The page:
On planes they use things like that when a curve is too sharp and to redirect the laminar flow so it stays connected. But that looks more than a bit extreme. Something like that above the rear window of a civic sedan would probably work to keep the flow connected. I think mitsu used one on the evo too. I think on planes they use them between 12 and 25 degrees of variance from the flow. I was going to try one on my short-lived civic 2 door.
I'm going from memory and I haven't read anything about it for 3 months. I bet our resident HPV builder knows the real answer.
Where are ya trebuchet, chime in here.
"If you want to save gas I suggest you permanently remove the drivers seat and steering wheel. That seems to help." -Oscar Halverson
I agree with Erik, the main purpose of those deflectors is to deflect air downwards to help keep the rear window clean. In the process of doing so, they create lift and probably more drag than a small downforce-generating spoiler. Whether or not they'd actually help simulate laminar flow is anyone's guess. IMO, VGs would be a more passive approach to attaining the same goal.
__________________ 1993 Volvo 240 Wagon - 323k miles (awaiting recommissioning) 1999 Audi A6 Avant Quattro - 149k miles(the NEW daily driver)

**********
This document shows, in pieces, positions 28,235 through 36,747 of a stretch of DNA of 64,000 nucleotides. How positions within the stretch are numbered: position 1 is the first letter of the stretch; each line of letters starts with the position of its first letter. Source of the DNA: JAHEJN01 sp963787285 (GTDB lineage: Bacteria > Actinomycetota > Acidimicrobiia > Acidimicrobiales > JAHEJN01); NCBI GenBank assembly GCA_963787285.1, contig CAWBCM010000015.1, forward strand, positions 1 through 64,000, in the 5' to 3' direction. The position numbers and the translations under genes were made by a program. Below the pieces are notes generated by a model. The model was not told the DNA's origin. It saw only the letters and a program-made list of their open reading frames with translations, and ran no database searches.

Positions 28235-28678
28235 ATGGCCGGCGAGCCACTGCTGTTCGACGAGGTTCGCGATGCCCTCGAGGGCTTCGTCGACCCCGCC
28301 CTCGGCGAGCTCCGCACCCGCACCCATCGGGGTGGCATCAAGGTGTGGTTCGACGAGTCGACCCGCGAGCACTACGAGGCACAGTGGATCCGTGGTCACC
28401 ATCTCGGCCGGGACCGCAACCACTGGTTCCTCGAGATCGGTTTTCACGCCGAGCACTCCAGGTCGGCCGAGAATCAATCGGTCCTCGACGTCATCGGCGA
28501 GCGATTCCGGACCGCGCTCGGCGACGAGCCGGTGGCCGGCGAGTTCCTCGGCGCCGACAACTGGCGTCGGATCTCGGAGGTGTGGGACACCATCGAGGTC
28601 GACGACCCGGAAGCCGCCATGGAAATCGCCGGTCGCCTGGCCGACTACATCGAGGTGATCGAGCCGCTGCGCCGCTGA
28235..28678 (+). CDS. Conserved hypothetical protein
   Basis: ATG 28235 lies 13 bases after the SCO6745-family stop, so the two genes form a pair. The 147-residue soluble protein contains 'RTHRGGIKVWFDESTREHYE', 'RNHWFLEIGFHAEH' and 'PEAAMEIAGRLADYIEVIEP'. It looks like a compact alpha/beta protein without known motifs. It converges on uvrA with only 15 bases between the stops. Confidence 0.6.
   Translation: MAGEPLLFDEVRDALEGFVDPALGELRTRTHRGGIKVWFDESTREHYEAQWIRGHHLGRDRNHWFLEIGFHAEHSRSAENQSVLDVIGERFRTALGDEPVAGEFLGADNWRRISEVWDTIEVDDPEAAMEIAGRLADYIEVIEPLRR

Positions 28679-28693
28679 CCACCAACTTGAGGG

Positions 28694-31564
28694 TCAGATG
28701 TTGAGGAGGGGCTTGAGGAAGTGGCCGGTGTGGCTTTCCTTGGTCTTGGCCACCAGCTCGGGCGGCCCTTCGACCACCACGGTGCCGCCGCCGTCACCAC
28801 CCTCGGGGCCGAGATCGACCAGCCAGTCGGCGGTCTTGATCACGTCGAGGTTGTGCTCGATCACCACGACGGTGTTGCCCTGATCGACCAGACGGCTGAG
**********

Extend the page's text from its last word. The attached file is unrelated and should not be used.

that thing looks a bit to dramatic to give me the idea that it would help, but a test is the only way to be sure.... perhaps something similar to that would help it it was placed behind the hatch rather than scooping around it, so that it wouldn't add any frontal area... but than again most hatchback i've seen that seem to be geared towards economy use as straigt lip that continues the lines of the roof... sometimes it angles slightly upwards... although that might be for downforce and stability.
filling in the wake is not always a good thing... you want the wake to be shaped like a small cone, but you don't want the air to go over a steep edge so that it creates a swirl that sucks at the back of the car... that's why most cars have a sharp trailing edge and some cars wich seem to slope down all the way, like a VW beetle or some older porches have not so good drag quoefficients and benefit from big spoilers that sit in place of the average sedans trunk.